Oil prices may be recovering but the price crash in March and ongoing demand slump continues to impact the sector, with behemoth BP moving to cut about 15 per cent of its workforce.

The move comes at the end of its three-month freeze on redundancies.

“We will now begin a process that will see close to 10,000 people leaving BP — most by the end of this year,” chief executive officer Bernard Looney said.

“The majority of people affected will be in office-based jobs. We are protecting the frontline of the company and, as always, prioritising safe and reliable operations.”

The broader economic picture and the supermajor’s current financial position just reaffirmed BP’s need to reinvent itself as a leaner, faster-moving and lower carbon company, Looney said — a process which the company had started well before the COVID-19 pandemic.

The West Texas Intermediate (WTI) crude benchmark rose 49 per cent to $US38.51 over the last month, but Morgan Stanley warns that prices could have risen too fast too soon, and were at risk of falling due to fragile demand.

Reuters quoted the investment bank as saying that the rally in recent weeks “appears mostly supply- rather than demand-driven, and it is questionable how strong refinery runs can increase against this backdrop”.

It added that global oil consumption is unlikely to return to the levels it reached before the pandemic until late next year.

OPEC and other oil producers including Russia have agreed to extend the 9.7 million barrel per day production cut by one month through the end of July as previously forecast.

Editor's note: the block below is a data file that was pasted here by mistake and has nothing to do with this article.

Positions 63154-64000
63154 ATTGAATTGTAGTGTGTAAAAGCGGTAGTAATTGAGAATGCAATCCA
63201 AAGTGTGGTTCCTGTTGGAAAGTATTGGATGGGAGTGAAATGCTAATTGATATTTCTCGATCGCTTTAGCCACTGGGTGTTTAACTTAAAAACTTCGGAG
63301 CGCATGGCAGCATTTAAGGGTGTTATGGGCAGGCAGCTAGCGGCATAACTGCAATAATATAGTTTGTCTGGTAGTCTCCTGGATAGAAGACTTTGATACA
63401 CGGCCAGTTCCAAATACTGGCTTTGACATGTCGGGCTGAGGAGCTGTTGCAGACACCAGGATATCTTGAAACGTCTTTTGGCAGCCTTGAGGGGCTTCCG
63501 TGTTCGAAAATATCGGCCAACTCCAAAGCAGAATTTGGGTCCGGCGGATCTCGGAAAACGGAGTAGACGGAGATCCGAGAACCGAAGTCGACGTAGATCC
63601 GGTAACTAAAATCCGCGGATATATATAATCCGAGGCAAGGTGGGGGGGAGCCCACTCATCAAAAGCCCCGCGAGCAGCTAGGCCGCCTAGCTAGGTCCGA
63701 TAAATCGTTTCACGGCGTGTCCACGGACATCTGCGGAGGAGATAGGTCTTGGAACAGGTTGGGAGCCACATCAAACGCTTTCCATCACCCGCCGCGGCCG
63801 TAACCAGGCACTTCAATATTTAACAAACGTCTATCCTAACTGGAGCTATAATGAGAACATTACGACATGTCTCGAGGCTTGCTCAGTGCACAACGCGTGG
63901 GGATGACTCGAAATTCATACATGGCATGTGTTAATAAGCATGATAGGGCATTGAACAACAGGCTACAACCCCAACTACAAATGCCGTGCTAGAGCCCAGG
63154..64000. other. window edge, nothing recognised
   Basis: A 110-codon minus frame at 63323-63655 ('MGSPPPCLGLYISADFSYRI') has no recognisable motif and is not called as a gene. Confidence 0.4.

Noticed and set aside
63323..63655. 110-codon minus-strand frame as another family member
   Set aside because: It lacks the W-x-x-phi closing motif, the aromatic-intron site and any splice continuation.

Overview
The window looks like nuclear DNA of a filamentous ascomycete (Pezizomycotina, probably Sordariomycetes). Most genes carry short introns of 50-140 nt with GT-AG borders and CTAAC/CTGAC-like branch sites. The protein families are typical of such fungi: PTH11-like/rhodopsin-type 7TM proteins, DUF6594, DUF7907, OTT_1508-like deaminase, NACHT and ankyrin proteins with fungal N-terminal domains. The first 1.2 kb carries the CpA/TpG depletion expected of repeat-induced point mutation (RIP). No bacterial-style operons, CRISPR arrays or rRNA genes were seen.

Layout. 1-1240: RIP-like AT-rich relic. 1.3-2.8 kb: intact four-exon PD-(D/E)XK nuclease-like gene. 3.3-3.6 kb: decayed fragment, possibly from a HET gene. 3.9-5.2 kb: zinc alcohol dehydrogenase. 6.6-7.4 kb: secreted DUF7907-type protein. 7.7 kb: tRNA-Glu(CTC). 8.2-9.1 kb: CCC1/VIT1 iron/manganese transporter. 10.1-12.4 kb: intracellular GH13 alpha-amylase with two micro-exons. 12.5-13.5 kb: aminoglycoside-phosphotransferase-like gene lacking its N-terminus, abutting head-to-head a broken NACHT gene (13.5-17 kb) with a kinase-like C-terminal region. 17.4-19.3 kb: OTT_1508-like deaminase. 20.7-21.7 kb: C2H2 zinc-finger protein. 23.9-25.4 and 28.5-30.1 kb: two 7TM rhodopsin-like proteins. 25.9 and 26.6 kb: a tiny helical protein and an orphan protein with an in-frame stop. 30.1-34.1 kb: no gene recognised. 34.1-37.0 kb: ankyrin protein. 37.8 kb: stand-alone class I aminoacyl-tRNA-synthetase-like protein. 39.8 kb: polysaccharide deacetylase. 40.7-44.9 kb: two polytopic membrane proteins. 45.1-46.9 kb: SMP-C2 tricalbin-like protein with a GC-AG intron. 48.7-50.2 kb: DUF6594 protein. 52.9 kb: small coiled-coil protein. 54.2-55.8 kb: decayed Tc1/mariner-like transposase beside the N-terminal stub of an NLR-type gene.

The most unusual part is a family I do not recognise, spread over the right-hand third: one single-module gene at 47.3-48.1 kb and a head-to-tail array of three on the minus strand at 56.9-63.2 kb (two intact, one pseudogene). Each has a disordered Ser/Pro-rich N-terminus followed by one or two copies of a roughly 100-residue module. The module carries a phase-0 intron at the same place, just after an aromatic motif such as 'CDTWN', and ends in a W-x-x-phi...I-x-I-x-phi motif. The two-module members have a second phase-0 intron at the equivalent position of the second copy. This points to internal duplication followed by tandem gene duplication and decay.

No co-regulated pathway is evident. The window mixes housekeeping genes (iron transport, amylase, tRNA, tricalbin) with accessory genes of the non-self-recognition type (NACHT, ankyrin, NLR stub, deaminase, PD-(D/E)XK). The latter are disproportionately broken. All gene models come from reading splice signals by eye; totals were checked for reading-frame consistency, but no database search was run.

US shale oil producers have already started turning the taps back on with Rystad Energy estimating that more than 300,000 barrels per day of shut-in production has come back online.

However, Pioneer Natural Resources chief executive officer Sheffield deflected concerns that US oil production would rebound quickly, saying the sector was focusing on returning cash to shareholders rather than growth.

“I see no change at $40. We need to get up to $45 to $50 before you see people start adding rigs and add frack fleets,” he told Bloomberg.

This could also lead to a decline in overall US production due to the sharp decline in shale well production in the first years of output.


ASX small cap oil and gas news:

Byron Energy (ASX:BYE) has started the installation of the production platform at its SM58 G1 well offshore Louisiana.

This will be followed by the installation of oil and gas pipelines in early July and the arrival of a rig to complete the well for production.

Drilling of SM58 G1 was completed in early October 2019, intersecting 301 feet of net pay in the Upper O Sands while mud log data indicated that total hydrocarbon bearing interval of between 180 and 250 feet had been intersected in the Lower O section.

Meanwhile, Strike Energy (ASX:STX) has completed the reprocessing of historical 2D seismic data that has increased its confidence that valuable Permian-aged sequences are present in its wholly-owned permits south of EP469, which hosts its West Erregulla discovery with Warrego Energy (ASX:WGO).

The confirmation of a four-way dip closure over the greater South Erregulla structure, increased confidence in a sealing updip of the northwest arm of the structure and connectivity to West Erregulla supports the company’s confidence in finding an equivalent trap-seal combination that is likely to host a conventional hydrocarbon reservoir.

Strike has also received final 3D seismic data over the Walyering prospect that indicates the presence of a high confidence wet gas accumulation updip of the Walyering-4 well.